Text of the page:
On June 16, a mountain guide radioed NPS mountaineering rangers from the upper West Buttress Route to say that one of his clients was exhibiting signs and symptoms of high altitude pulmonary edema (HAPE). The guided group was returning from a summit attempt when the patient began to experience significant respiratory distress. The guide had begun an appropriate medication regime for HAPE and continued descent toward high camp. Mountaineering rangers responded from the 17,200-foot camp toward Denali Pass to rendezvous with the descending group. Ranger Mik Shain and his rescue patrol volunteers assisted the patient back to his tent in camp after midnight for further assessment and treatment. Once in camp, the patient began receiving supplemental oxygen via nasal cannula, starting at 2:39 a.m., yet still deteriorated over the following hours.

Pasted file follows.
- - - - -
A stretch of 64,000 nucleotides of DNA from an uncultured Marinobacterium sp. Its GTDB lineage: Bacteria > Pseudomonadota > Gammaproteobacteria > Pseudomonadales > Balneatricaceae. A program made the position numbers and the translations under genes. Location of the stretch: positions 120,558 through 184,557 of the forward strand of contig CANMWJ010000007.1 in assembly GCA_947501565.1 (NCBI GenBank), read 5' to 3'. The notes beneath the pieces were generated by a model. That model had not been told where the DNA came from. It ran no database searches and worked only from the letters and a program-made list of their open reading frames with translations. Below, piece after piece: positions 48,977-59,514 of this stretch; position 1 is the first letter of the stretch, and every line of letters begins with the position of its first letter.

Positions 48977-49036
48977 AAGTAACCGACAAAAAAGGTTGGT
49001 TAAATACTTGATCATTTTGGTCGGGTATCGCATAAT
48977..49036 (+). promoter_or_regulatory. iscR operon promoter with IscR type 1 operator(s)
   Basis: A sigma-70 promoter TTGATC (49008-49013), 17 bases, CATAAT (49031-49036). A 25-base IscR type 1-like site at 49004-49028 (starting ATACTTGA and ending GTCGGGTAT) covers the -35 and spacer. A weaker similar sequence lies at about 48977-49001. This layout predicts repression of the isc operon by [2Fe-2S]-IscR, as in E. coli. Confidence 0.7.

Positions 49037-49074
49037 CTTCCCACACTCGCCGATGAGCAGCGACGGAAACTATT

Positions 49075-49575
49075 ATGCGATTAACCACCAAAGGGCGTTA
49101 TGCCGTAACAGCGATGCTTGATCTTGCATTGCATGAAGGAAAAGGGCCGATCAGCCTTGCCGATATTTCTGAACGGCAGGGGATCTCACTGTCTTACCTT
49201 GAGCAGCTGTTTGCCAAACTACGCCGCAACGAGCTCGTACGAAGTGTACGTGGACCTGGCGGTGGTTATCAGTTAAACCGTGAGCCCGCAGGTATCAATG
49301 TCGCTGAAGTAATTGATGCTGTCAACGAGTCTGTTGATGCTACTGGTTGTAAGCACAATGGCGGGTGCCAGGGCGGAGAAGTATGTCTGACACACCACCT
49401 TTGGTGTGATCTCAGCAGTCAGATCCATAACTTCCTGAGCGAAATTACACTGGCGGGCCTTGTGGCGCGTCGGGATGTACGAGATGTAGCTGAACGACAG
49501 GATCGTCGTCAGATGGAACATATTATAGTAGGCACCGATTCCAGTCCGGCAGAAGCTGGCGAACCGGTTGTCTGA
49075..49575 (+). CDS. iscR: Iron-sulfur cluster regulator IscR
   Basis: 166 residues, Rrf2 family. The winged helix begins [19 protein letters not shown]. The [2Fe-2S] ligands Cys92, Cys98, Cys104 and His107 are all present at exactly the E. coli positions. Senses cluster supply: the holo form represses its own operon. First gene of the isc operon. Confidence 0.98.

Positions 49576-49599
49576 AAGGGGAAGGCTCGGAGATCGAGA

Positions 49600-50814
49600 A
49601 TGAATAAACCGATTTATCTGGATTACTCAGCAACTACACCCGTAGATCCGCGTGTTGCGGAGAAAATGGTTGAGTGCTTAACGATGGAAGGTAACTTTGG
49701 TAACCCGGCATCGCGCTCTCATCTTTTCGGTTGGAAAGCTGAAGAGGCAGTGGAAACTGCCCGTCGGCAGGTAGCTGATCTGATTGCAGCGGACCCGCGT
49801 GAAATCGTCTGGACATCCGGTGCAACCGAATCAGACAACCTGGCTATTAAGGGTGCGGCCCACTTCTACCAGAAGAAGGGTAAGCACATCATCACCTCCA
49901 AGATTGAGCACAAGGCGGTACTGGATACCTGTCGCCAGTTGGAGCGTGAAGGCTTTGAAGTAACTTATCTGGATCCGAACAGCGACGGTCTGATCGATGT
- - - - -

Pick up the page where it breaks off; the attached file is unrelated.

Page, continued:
Based on the patient’s status, rangers Joey McBrayer, Tucker Chenoweth, and Joe Reichert initiated plans for a rescue attempt at first light. Pilot Andreas Hermansky departed Talkeetna at 4:15 a.m. in the H125 helicopter and retrieved ranger Dave Weber from 7,200-foot camp. After the patient was loaded into the helicopter at high camp, Weber assessed the patient in flight and, with minimal improvement observed during a nearly 17,000-foot descent, he requested air medical transport to definitive medical care. In Talkeetna the patient was transferred to Alaska LifeMed and flown to a local hospital.
Shortness of breath at rest is one of the hallmark signs of HAPE. Excessive fatigue can be a precursor to the onset of clinical HAPE, warning of pending patient deterioration. Such fatigue should be considered as justification to forgo a planned ascent before this form of altitude illness becomes an emergency. (Source: Denali Mountaineering Rangers.)